I can see how these traits, when taken together, contribute on a cultural level to the natural promotion and acceptance of a view of the Bible that is inerrantist. From this vantage, then, evangelicalism would be primarily about people, and evangelical doctrine could be interpreted, at least in part, as an ad hoc articulation of a pre-doctrinal mindset brought to religion by evangelical people themselves. This is an upsetting scenario because then those who are looking to reform evangelicalism are not merely dealing with either this or that unsuitable doctrine or even with a whole system of unfruitful doctrines. Much rather, evangelical reformers are dealing with people, a whole culture of people who profess to love God but who have created, whether implicitly or explicitly, a doctrinal framework that maintains that level of spiritual and psychological health that they formerly possessed upon hearing the gospel and that probably partially contributed to their believing the evangelical presentation of the gospel in the first place.

Dialectically speaking then, inerrancy cannot help but be what it is--a watershed belief for evangelical Christianity. Even so. inerrancy may not be the cause of the unhealthiness of the evangelical mindset, but rather a prominent symptom. Donald Dayton reviewed James Barr's Fundamentalism years ago ( and wrote: "Barr’s book, however, serves notice that the minor adjustments of modern postfundamentalist evangelicalism are unequal to the task. The rejection of inerrancy will require a more radical rejection of the underlying thought forms that produced it." I understand this to mean that it's not merely the case that inerrancy has not been overcome because the adjustments made by postconservatist theologians are too minor, but that the doctrine of inerrancy cannot be eradicated, unless the people who rely on it are collectively willing to undergo a radical process of spiritual and psychological healing. Dayton reads Barr as follows: "I take Barr to be suggesting that these facts are not unrelated and that confinement in the straitjacket of that intellectual system is a major reason that 'modernized and up-dated evangelicalism has [not] attained to any conceptual framework that is intrinsically different from the fundamentalist one, or that it has even tried.' I myself [Dayton] am inclined to agree with Barr about the poverty of this postfundamentalist theology and tradition for the future of evangelicalism -- though I would want my evangelical colleagues to understand clearly that I reject this tradition not to reject biblical or evangelical faith but to seek rather a more adequate conceptual framework through which to be more faithful to the Scriptures."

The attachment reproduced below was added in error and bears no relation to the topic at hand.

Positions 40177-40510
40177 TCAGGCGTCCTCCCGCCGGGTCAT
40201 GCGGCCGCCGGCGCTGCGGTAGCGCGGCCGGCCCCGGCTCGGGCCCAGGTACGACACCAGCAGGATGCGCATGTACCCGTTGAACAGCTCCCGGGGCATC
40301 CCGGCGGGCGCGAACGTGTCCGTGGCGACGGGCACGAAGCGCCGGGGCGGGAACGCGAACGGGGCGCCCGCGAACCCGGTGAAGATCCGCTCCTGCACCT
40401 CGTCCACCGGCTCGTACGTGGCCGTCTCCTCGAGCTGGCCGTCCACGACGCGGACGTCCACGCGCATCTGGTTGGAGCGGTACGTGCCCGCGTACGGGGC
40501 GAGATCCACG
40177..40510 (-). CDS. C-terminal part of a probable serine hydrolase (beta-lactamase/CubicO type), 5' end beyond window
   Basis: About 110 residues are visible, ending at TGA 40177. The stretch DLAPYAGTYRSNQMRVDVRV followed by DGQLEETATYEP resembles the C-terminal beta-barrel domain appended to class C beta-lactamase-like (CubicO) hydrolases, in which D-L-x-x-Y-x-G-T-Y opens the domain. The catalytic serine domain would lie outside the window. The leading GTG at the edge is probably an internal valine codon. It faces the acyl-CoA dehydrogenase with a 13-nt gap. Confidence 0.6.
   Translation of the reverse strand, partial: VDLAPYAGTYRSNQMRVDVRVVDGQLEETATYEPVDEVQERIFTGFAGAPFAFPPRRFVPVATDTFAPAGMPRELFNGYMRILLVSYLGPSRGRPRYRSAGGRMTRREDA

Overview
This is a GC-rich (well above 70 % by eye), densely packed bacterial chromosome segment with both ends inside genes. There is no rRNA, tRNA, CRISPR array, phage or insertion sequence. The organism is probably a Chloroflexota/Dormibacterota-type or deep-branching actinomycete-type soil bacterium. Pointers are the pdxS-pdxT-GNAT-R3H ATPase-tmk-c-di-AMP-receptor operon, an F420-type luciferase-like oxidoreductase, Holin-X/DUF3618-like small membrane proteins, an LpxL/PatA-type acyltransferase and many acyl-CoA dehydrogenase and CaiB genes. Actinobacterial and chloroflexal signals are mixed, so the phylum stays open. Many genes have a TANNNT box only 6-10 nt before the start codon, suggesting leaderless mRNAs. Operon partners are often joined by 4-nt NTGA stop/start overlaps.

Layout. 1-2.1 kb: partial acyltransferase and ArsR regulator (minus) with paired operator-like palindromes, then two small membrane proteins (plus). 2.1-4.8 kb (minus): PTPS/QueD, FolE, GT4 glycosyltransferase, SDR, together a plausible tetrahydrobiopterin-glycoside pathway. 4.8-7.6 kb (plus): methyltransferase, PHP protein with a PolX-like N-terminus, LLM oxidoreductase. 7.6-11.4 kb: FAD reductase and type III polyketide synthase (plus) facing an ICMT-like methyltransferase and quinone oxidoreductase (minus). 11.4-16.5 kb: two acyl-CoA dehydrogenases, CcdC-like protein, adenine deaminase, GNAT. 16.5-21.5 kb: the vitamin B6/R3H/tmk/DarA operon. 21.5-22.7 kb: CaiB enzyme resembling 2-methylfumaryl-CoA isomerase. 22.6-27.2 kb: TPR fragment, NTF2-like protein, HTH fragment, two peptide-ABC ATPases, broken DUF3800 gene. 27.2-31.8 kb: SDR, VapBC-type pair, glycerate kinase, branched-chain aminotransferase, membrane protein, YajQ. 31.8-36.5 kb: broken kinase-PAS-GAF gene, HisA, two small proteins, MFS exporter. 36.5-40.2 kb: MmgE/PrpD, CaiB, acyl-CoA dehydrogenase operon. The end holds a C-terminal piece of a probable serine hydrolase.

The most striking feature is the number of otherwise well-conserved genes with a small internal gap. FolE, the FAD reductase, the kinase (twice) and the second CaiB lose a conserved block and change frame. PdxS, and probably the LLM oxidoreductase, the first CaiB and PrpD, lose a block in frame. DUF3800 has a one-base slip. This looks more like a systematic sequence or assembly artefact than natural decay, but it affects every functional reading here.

Dayton's review was written 30 years ago yet the same religious dynamics are still very much with us today. What Dayton describes as "seeking a more adequate conceptual framework" strikes me as such a profound change in thinking that it almost sounds like he's calling for another conversion, and if that is the case then this new conversion, as it were, would describe a new phase of Christian understanding whose genesis and emphasis travels more from people to doctrine than from doctrine to people or even from doctrine to doctrine. For some fundamental spiritual and psychological need is being met (however inadequately) by the doctrine of inerrancy, and whatever those needs may be, would-be evangelical reformers must address these first before anything like Dayton's conversion can take place.

According to Dayton, Barr observes that evangelical inerrancy belongs to a psychological matrix that is comprised of at least three main beliefs: "Barr defines the movement primarily in terms of three negative characteristics: (1) "a very strong emphasis on the inerrancy of the Bible," (2) "a strong hostility to modern theology" and "the modern critical study of the Bible," and (3) a sharp distinction between "nominal" and "true" Christians (i.e., fundamentalists)." Although these beliefs clearly do not exhaust the evangelical mindset, these three seem to me to stand or fall together and, accordingly, unless one can effect the cultural abandonment of these three conjointly, a doctrinaire fundamentalism will remain implicitly operative in evangelicalism, postconservative or otherwise.